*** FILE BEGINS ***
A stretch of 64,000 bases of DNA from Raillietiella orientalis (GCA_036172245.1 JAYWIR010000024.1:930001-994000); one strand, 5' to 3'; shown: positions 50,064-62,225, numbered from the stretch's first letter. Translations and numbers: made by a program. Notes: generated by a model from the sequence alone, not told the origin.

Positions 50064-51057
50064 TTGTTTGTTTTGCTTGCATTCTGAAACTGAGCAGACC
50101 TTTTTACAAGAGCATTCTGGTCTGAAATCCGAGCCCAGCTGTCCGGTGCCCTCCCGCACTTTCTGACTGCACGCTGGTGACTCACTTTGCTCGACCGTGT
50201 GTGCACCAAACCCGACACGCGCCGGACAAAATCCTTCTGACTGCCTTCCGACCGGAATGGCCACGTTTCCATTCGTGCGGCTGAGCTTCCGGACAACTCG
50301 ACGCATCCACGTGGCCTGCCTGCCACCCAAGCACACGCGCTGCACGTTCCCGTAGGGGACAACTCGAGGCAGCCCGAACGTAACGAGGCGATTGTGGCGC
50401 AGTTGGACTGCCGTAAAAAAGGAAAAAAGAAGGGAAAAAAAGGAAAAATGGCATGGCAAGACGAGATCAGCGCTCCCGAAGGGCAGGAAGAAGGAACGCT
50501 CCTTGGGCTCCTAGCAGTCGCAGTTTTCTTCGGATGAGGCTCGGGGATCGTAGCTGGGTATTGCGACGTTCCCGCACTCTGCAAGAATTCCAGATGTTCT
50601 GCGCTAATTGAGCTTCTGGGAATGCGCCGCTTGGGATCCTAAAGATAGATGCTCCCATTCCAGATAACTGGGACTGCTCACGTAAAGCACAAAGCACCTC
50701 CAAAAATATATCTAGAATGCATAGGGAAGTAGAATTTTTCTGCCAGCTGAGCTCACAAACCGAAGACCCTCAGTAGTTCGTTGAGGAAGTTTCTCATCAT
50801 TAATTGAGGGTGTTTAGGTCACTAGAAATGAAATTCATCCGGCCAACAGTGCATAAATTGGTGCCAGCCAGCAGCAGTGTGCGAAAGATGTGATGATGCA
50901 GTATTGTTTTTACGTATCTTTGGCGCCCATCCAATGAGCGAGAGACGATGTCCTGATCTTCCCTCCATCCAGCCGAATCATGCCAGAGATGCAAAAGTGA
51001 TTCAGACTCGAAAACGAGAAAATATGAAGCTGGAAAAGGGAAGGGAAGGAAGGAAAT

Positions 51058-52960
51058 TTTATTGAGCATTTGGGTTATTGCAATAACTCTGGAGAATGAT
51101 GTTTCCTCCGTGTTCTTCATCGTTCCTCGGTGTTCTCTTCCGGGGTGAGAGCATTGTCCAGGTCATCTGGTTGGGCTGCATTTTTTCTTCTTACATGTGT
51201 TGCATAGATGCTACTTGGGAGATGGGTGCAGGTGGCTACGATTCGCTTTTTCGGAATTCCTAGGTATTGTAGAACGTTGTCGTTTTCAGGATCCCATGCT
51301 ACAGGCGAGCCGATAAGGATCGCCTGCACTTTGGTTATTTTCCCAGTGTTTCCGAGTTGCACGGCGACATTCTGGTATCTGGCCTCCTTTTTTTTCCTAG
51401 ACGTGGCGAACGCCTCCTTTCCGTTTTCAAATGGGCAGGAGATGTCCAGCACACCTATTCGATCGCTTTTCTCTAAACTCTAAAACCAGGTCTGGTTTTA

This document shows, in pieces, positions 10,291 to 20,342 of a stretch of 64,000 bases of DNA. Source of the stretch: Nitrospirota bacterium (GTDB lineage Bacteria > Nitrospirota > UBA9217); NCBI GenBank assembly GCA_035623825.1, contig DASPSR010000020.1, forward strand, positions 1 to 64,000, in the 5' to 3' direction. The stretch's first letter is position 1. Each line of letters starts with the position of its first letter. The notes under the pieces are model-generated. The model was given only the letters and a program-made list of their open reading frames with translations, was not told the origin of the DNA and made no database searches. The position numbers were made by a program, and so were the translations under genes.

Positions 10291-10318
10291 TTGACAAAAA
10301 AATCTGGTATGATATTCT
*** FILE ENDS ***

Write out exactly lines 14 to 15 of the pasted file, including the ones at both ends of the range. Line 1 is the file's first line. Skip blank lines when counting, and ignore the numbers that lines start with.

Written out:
Positions 51058-52960
51058 TTTATTGAGCATTTGGGTTATTGCAATAACTCTGGAGAATGAT